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893 Turks killed in drug experimentations

PanARMENIAN.Net - Drug experimentations conducted by pharmaceutical giants have killed 893 Turks, Hurriyet Daily News reported citing a publication in The Independent.

Turkey is listed sixth of the countries that report the most deaths due to experimentations, with India taking the lead at over 1,700 victims who lost their lives during experiments run by American, British and European pharmaceutical companies.

The Independent's investigation revealed plenty of gruesome details including experiments cancelled following abuses of illiterate or uninformed subjects in need of either money or treatment.

The total number of world deaths caused by pharmaceutical experimentation runs as high as 120,000. The issue is reportedly caused by tight regulations in countries like the United States and England, which push the pharmaceutical companies to direct their studies to countries that have looser ethical and technical regulations.

Pfizer, Bristol Myers, PPD, Squibb, Amgen, Bayer, Eli Lilly, Quintiles, Merck, KGaA, Sanofi-Aventis and Wyeth are some of the known companies to conduct such experiments overseas. India's Health Minister Ghulam Nabi Azad said 10 companies had paid compensation of a comical 3,000 pounds each to the relatives of only of 22 victims in India. A girl of 13, Sarita, was also a known victim of such experimentations.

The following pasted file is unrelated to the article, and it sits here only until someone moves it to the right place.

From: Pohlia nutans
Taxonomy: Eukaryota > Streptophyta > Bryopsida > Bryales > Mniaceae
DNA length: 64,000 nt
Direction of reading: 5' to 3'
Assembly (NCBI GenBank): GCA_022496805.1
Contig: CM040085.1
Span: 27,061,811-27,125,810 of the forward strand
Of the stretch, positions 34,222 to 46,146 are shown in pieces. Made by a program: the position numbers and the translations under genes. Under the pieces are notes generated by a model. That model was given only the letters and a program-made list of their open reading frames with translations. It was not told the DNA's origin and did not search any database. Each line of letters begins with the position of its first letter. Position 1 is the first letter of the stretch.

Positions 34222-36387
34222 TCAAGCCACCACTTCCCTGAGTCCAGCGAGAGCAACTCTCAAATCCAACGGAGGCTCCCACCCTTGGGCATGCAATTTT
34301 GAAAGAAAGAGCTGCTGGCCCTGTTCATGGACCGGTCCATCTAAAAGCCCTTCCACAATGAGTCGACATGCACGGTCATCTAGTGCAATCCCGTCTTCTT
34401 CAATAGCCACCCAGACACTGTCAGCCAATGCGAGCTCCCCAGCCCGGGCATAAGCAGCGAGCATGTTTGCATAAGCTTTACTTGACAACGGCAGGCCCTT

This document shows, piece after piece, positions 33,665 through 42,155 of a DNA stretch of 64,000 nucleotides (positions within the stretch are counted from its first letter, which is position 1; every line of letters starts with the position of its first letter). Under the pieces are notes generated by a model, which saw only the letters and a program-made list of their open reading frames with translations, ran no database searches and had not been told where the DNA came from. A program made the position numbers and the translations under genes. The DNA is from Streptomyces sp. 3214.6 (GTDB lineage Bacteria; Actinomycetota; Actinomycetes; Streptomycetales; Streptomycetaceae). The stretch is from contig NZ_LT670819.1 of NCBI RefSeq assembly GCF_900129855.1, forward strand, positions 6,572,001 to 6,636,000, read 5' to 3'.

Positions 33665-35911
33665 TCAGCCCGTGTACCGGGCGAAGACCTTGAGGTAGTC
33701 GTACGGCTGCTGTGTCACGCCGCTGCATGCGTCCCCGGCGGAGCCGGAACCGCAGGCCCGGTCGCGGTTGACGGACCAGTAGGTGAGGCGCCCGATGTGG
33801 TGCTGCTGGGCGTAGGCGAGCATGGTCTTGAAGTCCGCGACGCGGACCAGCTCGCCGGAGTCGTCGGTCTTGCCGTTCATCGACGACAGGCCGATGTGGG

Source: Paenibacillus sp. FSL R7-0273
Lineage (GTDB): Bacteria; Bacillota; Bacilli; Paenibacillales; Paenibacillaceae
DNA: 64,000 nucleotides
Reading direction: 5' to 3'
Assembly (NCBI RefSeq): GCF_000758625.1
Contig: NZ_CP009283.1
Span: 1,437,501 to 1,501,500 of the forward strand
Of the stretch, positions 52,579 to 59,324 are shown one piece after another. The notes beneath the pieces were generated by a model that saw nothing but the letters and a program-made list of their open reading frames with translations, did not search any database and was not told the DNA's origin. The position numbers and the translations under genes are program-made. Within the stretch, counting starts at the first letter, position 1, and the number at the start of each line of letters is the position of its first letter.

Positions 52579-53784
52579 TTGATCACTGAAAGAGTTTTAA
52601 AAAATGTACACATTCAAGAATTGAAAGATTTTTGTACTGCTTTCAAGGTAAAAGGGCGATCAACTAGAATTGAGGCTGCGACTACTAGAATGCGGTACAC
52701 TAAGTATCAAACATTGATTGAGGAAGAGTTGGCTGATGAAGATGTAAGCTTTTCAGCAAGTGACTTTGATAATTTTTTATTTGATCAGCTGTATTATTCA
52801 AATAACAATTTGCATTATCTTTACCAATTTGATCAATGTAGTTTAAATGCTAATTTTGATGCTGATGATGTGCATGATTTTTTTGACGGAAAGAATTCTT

According to Vatan, the Turkish Ministry of Health, however, claimed Turkey was one of the "most regulated" countries on issues of pharmaceutical experimentation, stating that each experiment was overseen by authorities on grounds of ethical concerns and paying subjects was a strictly forbidden procedure, reported.

Yet the head of the Clinical Pharmaceutics Foundation Dr. Cankat Tulunay disagreed with the Ministry of Health. Tulunay told Vatan that supervisions and investigations were lead by people with limited knowledge and competence, with some investigations remaining only on paper. Tulunay further warned that if things continued as they were, Turkey might lose citizens by the thousands to unregulated experimentations.

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